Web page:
Albert Einstein in 1905 used a similar method to derive the time transformation for all orders in v/c, i.e., the complete Lorentz transformation (also Poincaré got the full transformation in 1905 but in those papers he did not mention his synchronization procedure). This derivation was completely based on light speed invariance and the relativity principle, so Einstein noted that for the electrodynamics of moving bodies the aether is superfluous. Thus the separation into "true" and "local" times of Lorentz and Poincaré vanishes – all times are equally valid and therefore the relativity of length and time is a natural consequence.
In 1908 Hermann Minkowski introduced the concept of a world line of a particle in his model of the cosmos called Minkowski space. The mathematical model of spacetime is an affine geometry equipped with a quadratic form that measures intervals between events. (When the events are connected by light, the interval is zero). In Minkowski's system there is a simultaneous hyperplane determined by the quadratic form at each event along a world line. This simultaneous hyperplane depends on the velocity of the particle, and thus is relative to velocity.
Einstein's train thought experiment
Einstein's version of the experiment presumed slightly different conditions, where a train moving past the standing observer is struck by two bolts of lightning simultaneously, but at different positions along the axis of train movement (back and front of the traincar). In the inertial frame of the standing observer, there are three events which are spatially dislocated, but simultaneous: event of the standing observer facing the moving observer (i.e., the center of the train), event of lightning striking the front of the traincar, and the event of lightning striking the back of the car.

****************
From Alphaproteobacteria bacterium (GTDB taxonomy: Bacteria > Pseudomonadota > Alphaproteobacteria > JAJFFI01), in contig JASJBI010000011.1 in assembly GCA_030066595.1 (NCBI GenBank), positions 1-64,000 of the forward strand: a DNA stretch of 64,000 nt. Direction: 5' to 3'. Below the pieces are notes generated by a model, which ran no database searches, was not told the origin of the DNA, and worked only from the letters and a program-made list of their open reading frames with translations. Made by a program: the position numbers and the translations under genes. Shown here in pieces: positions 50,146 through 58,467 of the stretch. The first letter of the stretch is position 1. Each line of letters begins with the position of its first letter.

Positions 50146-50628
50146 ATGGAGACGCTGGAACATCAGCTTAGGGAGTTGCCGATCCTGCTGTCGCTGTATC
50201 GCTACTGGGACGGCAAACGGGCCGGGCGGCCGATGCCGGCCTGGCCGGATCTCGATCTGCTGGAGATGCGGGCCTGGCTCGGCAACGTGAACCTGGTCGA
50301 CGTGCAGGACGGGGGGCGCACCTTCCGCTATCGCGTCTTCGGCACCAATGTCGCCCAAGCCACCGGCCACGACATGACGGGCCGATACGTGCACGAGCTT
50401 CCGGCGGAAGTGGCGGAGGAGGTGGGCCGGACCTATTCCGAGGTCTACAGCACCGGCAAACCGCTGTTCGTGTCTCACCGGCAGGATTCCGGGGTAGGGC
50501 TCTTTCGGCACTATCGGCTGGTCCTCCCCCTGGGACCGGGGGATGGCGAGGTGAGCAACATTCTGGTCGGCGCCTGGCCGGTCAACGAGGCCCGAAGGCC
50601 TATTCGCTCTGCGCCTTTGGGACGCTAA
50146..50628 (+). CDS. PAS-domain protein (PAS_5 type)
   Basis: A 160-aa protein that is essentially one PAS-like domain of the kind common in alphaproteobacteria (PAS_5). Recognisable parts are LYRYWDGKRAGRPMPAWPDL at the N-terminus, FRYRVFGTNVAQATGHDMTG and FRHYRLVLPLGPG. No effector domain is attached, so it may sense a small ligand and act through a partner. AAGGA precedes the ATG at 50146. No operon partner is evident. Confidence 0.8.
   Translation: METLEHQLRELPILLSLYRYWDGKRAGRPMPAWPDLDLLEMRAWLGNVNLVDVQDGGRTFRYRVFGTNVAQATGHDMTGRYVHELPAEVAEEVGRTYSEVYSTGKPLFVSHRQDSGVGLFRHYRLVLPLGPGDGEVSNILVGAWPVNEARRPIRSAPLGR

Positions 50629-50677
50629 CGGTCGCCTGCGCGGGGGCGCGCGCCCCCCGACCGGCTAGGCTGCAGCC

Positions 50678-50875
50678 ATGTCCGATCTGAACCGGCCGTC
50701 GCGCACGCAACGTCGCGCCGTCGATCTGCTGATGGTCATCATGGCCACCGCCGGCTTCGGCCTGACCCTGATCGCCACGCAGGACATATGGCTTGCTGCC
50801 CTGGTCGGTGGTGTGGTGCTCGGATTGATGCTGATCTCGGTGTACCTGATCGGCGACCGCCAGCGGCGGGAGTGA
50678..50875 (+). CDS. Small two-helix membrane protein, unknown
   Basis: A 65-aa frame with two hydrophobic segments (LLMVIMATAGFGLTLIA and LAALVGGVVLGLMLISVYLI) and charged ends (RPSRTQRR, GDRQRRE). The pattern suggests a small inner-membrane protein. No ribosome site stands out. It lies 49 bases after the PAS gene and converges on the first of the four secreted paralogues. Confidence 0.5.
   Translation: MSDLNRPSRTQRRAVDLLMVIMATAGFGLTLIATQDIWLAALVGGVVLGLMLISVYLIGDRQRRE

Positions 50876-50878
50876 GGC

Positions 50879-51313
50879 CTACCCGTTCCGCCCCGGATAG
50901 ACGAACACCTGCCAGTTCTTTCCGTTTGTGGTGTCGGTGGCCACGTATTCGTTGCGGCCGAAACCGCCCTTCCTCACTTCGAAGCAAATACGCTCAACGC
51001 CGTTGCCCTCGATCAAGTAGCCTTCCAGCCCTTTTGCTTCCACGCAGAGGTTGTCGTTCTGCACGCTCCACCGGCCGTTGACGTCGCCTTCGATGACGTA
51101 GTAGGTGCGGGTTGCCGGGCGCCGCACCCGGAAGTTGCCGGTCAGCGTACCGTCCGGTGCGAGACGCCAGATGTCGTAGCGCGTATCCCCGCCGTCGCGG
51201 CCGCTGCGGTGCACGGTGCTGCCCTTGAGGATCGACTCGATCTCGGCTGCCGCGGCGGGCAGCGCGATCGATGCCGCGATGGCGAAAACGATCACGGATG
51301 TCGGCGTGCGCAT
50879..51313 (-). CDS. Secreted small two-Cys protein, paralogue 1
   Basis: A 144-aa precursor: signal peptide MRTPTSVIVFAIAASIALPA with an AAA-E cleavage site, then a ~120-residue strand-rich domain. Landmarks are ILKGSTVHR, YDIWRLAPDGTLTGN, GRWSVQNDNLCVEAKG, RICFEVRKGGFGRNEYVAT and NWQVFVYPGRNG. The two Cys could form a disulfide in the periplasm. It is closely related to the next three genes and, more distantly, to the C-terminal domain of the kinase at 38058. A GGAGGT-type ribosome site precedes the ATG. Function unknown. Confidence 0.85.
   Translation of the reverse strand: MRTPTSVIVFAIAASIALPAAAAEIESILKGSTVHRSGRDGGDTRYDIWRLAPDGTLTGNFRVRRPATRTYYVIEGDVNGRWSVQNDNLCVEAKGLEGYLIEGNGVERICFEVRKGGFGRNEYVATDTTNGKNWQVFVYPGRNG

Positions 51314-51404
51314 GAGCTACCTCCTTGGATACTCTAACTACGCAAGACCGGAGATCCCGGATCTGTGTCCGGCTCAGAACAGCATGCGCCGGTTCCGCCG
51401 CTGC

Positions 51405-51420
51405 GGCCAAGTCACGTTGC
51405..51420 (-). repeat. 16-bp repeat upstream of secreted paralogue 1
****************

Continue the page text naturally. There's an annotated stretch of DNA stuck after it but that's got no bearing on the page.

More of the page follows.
Since the events are placed along the axis of train movement, their time coordinates become projected to different time coordinates in the moving train's inertial frame. Events which occurred at space coordinates in the direction of train movement (in the stationary frame), happen earlier than events at coordinates opposite to the direction of train movement. In the moving train's inertial frame, this means that lightning will strike the front of the traincar before two observers align (face each other).
|Wikibooks has a book on the topic of: Special relativity|
- The thought experiment by Comstock described two platforms in relative motion. See: Comstock, D.F. (1910), "The principle of relativity", Science 31 (803): 767–772, Bibcode:1910Sci....31..767C, doi:10.1126/science.31.803.767, PMID 17758464.
- Einstein's thought experiment used two light rays starting at both ends of the platform. See: Einstein A. (1917), Relativity: The Special and General Theory, Springer
- Einstein, Albert (2009), Relativity - The Special and General Theory, READ BOOKS, pp. 30–33, ISBN 1-4446-3762-2, Chapter IX
- Lorentz, Hendrik Antoon (1895), Versuch einer Theorie der electrischen und optischen Erscheinungen in bewegten Körpern, Leiden: E.J. Brill
- Poincaré, Henri (1898/1913), "The Measure of Time", The foundations of science, New York: Science Press, pp. 222–234
- Galison, Peter (2003), Einstein's Clocks, Poincaré's Maps: Empires of Time, New York: W.W. Norton, ISBN 0-393-32604-7
- Poincaré, Henri (1900), "La théorie de Lorentz et le principe de réaction", Archives néerlandaises des sciences exactes et naturelles 5: 252–278. See also the English translation.
- Darrigol, Olivier (2005), "The Genesis of the theory of relativity", Séminaire Poincaré 1: 1–22
- Poincaré, Henri (1904/6), "The Principles of Mathematical Physics", Congress of arts and science, universal exposition, St. Louis, 1904 1, Boston and New York: Houghton, Mifflin and Company, pp. 604–622
- Holton, Gerald (1988), Thematic Origins of Scientific Thought: Kepler to Einstein, Harvard University Press, ISBN 0-674-87747-0
- Einstein, Albert (1905), "Zur Elektrodynamik bewegter Körper", Annalen der Physik 322 (10): 891–921, Bibcode:1905AnP...322..891E, doi:10.1002/andp.19053221004. See also: English translation.
- Miller, Arthur I. (1981), Albert Einstein’s special theory of relativity. Emergence (1905) and early interpretation (1905–1911), Reading: Addison–Wesley, ISBN 0-201-04679-2
- Pais, Abraham (1982), Subtle is the Lord: The Science and the Life of Albert Einstein, New York: Oxford University Press, ISBN 0-19-520438-7
- Minkowski, Hermann (1909), "Raum und Zeit", Physikalische Zeitschrift 10: 75–88
- Various English translations on Wikisource: Space and Time